• Town Hall Meetings- Local citizens met together
    to discuss and vote on issues.
  • The Puritans still believed that government
    should seek to enforce the will of God.

42
(No Transcript)
43
Religion and Dissent
  • The Puritan Church was a central part of life in
    New England.
  • Every settler in Massachusetts had to attend and
    support the Puritan Church.
  • Dissenters were often banished from the colony.

44
(No Transcript)
45
Roger Williams Anne Hutchinson
  • Disagreed with Puritan Church leaders
  • Proponent of separation of Church and State that
    every individual should be free to follow his own
    convictions in religious matters
  • Founded Rhode Island Colony
  • Disagreed with Puritan leaders felt that women
    could discern the will of God.
  • Banished from colony for teaching a Bible study
    to men and women.
  • Resettled in Rhode Island
  • She and her family were killed by Native
    Americans.

46
Thomas Hooker
  • thought that any adult male who owned property
    should be able to vote and participate in civil
    government, regardless of church membership.
  • Left Massachusetts to found the new English
    settlement at Hartford, Connecticut.

47
Unrest Takes its Toll
  • The colony lost its charter in 1684
  • Massachusetts was made a Royal Colony in 1691
    established a representative legislature
  • Abolished the requirement that every member must
    be a member of the Church.

48
Salem Witch Trials
  • 1692, the commitment to Puritan faith resulted in
    a dark episode in American history the Salem
    Witch Trials.
  • Claiming to have been possessed by the devil,
    several young girls accused townspeople of being
    witches.
  • 14 Women 5 men were hanged one was crushed to
    death for refusing to plead others died in
    prison.

49
New Englanders and Native Americans
  • Relations were peaceful at first Natives taught
    the Pilgrims how to grow corn that helped them
    survive the harsh winters.
  • A series of wars broke out that pushed the
    Natives off lands they had lived on for
    generations

50
King Phillips War
  • 1675, King Phillip (Native American name was
    Metacom) united the tribes to fight the settlers
  • Despite killing nearly 2,000 settlers, Metacoms
    forces retreated when the settlers fought back.
  • Colonial soldiers killed Metacom in a Rhode
    Island cave.
  • Became known as King Phillips War and resulted
    in the English gaining firmer control over New
    England.

51
Colonial Culture
  • SSUSH 2

52
Why did nations establish colonies?
  • Mercantilism theory that countries grow
    wealthier and maintain their national security by
    consistently exporting more than they import.
  • To do this nations needed colonies for additional
    resources and markets
  • American colonists began a profitable
    trans-Atlantic trade (only with Britain and its
    colonies)

53
The Atlantic Slave Trade
  • American colonization and the plantation system
    made the slave trade very profitable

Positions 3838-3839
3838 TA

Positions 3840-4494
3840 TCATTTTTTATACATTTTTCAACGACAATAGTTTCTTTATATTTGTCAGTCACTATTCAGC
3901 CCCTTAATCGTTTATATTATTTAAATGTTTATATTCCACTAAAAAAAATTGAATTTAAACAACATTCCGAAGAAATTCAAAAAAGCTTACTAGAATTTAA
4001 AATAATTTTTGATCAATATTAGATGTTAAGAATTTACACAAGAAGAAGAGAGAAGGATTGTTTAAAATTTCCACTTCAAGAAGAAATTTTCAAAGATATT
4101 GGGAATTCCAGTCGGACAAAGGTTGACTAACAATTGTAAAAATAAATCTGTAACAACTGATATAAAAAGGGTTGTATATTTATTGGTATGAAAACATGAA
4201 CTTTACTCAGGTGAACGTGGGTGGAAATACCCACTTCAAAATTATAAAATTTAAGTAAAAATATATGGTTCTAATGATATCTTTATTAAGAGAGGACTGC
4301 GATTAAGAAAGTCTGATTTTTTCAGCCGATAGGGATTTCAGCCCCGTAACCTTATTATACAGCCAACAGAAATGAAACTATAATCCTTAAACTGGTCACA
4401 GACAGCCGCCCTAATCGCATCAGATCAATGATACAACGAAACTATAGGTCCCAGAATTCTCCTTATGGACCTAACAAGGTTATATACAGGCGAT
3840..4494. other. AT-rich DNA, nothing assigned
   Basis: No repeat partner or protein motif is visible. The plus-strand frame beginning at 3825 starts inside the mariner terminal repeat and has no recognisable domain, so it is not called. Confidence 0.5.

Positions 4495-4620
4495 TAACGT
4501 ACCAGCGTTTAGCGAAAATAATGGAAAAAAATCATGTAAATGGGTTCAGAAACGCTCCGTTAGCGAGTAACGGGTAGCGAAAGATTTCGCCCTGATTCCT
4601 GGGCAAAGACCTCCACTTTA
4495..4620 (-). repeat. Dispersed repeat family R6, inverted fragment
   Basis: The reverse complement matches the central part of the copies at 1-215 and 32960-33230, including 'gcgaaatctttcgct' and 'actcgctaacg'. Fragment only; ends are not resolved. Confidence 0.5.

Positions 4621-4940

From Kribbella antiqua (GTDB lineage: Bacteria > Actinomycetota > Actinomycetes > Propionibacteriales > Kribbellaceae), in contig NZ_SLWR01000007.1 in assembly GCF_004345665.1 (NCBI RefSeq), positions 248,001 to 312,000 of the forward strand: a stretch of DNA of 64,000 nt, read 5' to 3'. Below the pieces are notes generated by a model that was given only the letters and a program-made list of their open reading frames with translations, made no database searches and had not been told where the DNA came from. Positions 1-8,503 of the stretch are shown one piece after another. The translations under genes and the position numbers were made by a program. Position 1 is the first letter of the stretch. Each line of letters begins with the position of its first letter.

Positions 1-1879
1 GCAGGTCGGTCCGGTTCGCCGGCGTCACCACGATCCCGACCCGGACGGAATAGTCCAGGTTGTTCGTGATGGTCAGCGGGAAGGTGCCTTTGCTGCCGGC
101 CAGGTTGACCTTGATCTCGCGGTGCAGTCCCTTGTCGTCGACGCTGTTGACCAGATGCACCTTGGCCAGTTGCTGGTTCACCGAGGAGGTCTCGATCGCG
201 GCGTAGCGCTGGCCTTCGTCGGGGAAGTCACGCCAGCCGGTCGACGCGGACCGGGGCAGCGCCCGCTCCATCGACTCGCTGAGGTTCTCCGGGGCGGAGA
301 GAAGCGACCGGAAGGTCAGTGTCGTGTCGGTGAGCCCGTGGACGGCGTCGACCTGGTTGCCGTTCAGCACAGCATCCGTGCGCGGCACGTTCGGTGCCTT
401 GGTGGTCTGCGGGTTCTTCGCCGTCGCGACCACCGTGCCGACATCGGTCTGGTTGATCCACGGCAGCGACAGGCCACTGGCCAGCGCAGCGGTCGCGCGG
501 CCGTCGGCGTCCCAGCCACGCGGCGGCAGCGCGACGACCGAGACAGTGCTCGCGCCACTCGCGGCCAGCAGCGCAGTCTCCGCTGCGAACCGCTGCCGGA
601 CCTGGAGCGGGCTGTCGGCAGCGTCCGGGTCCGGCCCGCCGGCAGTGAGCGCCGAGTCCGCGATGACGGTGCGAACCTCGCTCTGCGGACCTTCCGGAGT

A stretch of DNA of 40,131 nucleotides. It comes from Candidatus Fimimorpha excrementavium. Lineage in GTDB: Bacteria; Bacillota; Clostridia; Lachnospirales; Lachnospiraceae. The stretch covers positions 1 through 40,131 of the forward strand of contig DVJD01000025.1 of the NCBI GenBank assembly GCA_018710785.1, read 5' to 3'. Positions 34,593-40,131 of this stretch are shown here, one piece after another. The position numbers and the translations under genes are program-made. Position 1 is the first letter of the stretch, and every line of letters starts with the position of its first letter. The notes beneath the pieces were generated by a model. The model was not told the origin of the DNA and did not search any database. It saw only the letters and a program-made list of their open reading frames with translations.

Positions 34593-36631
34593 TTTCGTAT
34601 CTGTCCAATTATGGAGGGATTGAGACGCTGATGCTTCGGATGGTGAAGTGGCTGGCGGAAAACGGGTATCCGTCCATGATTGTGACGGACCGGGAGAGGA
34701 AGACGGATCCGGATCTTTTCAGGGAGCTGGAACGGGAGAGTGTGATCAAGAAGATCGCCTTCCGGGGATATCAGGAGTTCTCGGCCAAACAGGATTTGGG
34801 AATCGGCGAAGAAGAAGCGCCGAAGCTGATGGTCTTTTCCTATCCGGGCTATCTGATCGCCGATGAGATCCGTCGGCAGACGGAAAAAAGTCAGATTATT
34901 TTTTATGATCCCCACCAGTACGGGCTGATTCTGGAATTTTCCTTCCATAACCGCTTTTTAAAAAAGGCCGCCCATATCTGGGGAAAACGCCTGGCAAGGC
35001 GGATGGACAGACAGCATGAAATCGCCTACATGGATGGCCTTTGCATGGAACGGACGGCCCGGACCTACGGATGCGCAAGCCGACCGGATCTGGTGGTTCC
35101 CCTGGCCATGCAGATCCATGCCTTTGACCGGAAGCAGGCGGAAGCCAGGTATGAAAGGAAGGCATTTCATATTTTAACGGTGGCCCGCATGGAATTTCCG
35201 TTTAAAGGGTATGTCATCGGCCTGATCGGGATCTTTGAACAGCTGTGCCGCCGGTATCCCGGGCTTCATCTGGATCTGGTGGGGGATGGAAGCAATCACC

• Slave ships carried millions of African slaves to
    the Americas.
  • By the 1700s, black slaves outnumbered white
    settlers in Latin America and in South Carolina

54
The Atlantic Slave Trade
  • These slaves arrived by way of the Middle Passage
  • Middle Passage was the route taken by ships
    carrying slaves from Africa to North America.
  • Interactiv Map

55
Middle Passage
  • Africans were forced to live in cramped quarters
    aboard slave ships and suffered inhumane
    treatment many died

56
Colonial African American Culture
  • Slaves on one plantation came from many cultures
    and spoke different languages.
  • Africans developed a tight knit community over
    time quickly adopted the English language
    adopted Christianity to their African beliefs.

57
  • Section 1.2 Questions

58
Individualism and Social Mobility
  • Social Mobility ( the ability to move from one
    social class to another) was limited in Europe
  • If you were born into the Upper class, you had
    opportunities that the lower class did not have.
  • Owning land gave you access to better education,
    wealth, political office, serving in the
    military, etc.
  • Members of the lower class had little chance of
    advancing.

59
(No Transcript)
60
Individualism and Social Mobility
  • In the colonies, it was different.
  • Lower class people found that if they worked hard
    that they could advance their economic status.-
    land of opportunity

61
Individualism and Social Mobility
  • individualism -A belief in the ability of each
    individual to achieve success if they apply
    themselves and work
  • This led to the idea of universal suffrage and
    democracy.
  • Universal suffrage all white males were allowed
    to vote not just landowners.
  • Democracy- people electing whomever they wish to
    serve in public office rather than just the
    ruling class.

62
Benjamin Franklin
  • He was an inventor, scientist, writer,
    ambassador, and founding father of the United
    States.